Certain Legends seem to do quite well while facing certain other Legends. In general, though, everyone has a chance. For example, I always struggle against The Raptor whenever I play Ozan (my favorite Legend). It just seems like the strategies I usually employ while using my Ozan decks just don’t work well against the armor-heavy Raptor. Honestly, I think I’ve only won once while playing Ozan against Raptor, and that was in practice mode. This isn’t a bad thing, but it is an important insight into how the game is designed that I think a lot of card gamers will appreciate.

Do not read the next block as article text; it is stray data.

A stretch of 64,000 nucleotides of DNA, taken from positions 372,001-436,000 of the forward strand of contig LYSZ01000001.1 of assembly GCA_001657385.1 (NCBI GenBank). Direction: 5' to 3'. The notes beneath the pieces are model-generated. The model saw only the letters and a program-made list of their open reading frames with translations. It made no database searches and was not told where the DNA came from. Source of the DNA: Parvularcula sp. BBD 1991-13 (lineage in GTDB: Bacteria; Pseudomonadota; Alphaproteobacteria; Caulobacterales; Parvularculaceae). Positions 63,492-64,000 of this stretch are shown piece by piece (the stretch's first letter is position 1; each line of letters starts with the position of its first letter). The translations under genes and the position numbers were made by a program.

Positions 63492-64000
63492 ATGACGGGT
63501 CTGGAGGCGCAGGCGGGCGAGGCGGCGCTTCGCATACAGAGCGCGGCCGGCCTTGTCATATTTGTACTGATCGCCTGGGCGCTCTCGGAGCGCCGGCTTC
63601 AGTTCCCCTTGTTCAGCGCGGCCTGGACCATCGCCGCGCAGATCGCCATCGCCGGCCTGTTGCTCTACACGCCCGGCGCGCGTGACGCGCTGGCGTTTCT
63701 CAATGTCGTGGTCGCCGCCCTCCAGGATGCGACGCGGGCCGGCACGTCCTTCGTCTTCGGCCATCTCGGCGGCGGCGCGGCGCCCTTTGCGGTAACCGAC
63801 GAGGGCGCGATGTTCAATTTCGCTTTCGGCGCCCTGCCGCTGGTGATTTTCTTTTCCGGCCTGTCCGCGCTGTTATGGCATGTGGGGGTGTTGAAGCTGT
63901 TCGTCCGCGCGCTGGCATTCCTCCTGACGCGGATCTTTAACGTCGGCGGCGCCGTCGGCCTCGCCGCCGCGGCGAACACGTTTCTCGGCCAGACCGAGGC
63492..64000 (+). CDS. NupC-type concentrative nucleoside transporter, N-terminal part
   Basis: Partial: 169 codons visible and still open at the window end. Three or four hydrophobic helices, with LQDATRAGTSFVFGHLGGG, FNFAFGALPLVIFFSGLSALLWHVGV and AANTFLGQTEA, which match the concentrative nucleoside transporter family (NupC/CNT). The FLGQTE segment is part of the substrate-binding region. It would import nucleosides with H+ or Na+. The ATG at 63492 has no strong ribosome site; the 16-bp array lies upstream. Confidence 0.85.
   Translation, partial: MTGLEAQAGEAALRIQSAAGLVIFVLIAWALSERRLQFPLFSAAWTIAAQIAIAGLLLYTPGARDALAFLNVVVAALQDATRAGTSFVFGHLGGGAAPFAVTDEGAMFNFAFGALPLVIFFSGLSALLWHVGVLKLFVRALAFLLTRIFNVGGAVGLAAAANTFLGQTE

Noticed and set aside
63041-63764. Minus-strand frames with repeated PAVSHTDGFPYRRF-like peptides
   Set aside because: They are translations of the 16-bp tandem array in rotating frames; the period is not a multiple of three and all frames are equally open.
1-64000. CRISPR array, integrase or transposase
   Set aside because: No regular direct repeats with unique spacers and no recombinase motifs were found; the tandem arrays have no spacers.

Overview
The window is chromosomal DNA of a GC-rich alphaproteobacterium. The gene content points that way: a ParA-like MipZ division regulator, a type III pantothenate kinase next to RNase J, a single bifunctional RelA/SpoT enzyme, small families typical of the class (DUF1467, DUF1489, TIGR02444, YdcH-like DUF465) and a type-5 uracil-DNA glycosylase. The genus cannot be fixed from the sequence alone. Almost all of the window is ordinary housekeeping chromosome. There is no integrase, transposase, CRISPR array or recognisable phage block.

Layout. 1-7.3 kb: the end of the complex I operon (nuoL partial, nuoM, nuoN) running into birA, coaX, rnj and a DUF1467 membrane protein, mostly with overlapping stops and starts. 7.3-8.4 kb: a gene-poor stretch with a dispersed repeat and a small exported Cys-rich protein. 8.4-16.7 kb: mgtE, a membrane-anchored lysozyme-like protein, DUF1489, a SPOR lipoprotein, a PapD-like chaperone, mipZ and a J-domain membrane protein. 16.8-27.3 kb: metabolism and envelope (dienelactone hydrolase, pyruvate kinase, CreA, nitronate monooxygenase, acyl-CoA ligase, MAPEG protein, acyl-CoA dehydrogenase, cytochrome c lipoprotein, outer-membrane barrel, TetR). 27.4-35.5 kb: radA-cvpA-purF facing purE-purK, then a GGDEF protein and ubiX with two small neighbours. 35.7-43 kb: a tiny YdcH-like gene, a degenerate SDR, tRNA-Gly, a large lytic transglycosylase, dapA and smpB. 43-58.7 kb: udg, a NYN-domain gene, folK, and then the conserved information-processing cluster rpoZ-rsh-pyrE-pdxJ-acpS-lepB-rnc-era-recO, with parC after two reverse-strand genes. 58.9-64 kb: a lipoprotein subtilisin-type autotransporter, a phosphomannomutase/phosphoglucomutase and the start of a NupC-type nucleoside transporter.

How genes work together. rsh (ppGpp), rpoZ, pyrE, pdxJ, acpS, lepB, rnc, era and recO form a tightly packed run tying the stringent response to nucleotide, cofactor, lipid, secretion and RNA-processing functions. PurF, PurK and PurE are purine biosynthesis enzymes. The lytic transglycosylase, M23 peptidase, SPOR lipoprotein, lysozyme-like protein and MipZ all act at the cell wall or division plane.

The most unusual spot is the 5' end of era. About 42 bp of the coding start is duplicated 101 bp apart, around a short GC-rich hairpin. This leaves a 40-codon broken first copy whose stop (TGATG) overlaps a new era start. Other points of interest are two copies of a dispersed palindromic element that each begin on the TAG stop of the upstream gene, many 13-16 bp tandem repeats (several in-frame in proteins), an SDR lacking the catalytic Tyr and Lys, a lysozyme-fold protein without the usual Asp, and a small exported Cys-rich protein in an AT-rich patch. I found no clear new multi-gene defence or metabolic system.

I mentioned the ‘armor-heavy Raptor.’ Each Legend has an attack and health stat by default. However, by defeating monsters that have an armor drop-effect or making use of purchase cards that give armor, you can gain damage-absorbing armor. Some monsters will drop gold (most, really), weapons, even health. Some monsters have effects that come into play when you defeat them, too. Such as “deal 4 damage to rival.” You’ll want to stock your deck with enemy cards that benefit the strategies possible with your Legend, or at least mitigate gains to keep your foe from snowballing into an impossible lead.